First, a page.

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Levothyroxine: What to expect day 1, week 1, month 1 and beyond

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About levothyroxineDay 1Days 3–5Weeks 1–3Weeks 4–6
When you receive a hypothyroidism diagnosis, your doctor will likely prescribe levothyroxine. Learn how it works, how to control your condition, and when your symptoms will improve.
Medically reviewed by Alisha D. Sellers, BS Pharmacy, PharmD
Written by Faye Stewart
Updated on

Your thyroid plays an essential role in your metabolism. The butterfly-shaped gland at the base of your neck makes hormones that affect your heart, muscle, and digestive function. It even regulates your body temperature.

When your thyroid doesn’t make enough of these hormones, you might receive a hypothyroidism diagnosis. Symptoms of hypothyroidism can include feeling cold, constipation, fatigue, weight gain, and dry skin and hair. It can also lead to mental health conditions, heart conditions, and fertility difficulties.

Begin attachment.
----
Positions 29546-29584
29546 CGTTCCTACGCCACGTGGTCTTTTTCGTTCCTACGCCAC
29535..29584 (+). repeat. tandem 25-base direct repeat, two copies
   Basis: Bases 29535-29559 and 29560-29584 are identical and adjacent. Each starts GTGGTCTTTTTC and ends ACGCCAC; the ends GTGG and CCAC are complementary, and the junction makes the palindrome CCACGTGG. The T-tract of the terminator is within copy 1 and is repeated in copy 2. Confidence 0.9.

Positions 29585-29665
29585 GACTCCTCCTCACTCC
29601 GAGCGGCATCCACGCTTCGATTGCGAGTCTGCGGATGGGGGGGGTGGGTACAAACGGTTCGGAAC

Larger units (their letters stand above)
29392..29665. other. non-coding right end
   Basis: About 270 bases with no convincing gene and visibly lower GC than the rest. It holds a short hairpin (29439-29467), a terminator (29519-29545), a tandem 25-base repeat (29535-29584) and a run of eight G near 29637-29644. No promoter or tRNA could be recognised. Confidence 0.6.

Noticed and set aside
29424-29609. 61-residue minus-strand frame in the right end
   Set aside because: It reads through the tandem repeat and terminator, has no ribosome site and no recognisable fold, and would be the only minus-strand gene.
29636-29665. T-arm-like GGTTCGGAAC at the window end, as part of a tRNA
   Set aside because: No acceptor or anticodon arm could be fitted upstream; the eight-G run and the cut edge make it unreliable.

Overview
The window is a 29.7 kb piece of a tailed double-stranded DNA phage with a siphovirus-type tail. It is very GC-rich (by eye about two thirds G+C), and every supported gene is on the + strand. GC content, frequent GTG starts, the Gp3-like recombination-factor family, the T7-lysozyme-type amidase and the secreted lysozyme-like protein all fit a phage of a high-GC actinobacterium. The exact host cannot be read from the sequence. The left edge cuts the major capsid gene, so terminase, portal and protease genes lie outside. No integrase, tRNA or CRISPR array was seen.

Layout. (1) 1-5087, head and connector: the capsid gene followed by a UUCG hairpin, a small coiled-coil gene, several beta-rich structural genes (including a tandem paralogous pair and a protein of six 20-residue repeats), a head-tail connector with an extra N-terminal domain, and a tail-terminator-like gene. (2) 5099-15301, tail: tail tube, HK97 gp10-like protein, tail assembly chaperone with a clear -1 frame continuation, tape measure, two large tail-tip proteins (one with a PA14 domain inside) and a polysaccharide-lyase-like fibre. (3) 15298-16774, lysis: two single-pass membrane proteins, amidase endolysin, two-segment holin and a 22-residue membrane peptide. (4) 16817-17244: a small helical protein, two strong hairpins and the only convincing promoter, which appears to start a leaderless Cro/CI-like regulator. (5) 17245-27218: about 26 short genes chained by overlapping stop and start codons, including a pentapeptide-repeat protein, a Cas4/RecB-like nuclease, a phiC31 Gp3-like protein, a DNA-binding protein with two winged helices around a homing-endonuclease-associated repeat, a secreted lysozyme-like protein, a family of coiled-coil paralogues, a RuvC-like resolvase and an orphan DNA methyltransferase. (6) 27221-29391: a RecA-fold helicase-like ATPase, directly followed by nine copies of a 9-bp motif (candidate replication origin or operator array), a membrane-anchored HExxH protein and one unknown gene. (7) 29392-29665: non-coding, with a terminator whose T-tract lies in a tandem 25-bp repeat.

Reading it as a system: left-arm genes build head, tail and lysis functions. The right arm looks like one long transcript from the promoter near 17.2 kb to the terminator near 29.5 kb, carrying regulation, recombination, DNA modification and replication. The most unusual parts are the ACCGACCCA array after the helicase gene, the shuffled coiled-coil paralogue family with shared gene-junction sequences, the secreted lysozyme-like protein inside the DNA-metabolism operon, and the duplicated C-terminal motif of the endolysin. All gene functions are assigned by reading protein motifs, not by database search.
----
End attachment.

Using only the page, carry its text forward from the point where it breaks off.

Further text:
About levothyroxine

The gold-standard treatment for diagnosed hypothyroidism is levothyroxine (Synthroid, Levoxyl). “This is a synthetic hormone,” explains Philip K. King, PharmD. King is an assistant professor of pharmacy practice at Butler University College of Pharmacy and Health Sciences in Indianapolis. “That means it’s designed to walk and talk just like the thyroid hormone that’s created in your body. It’s chemically identical,” King explains.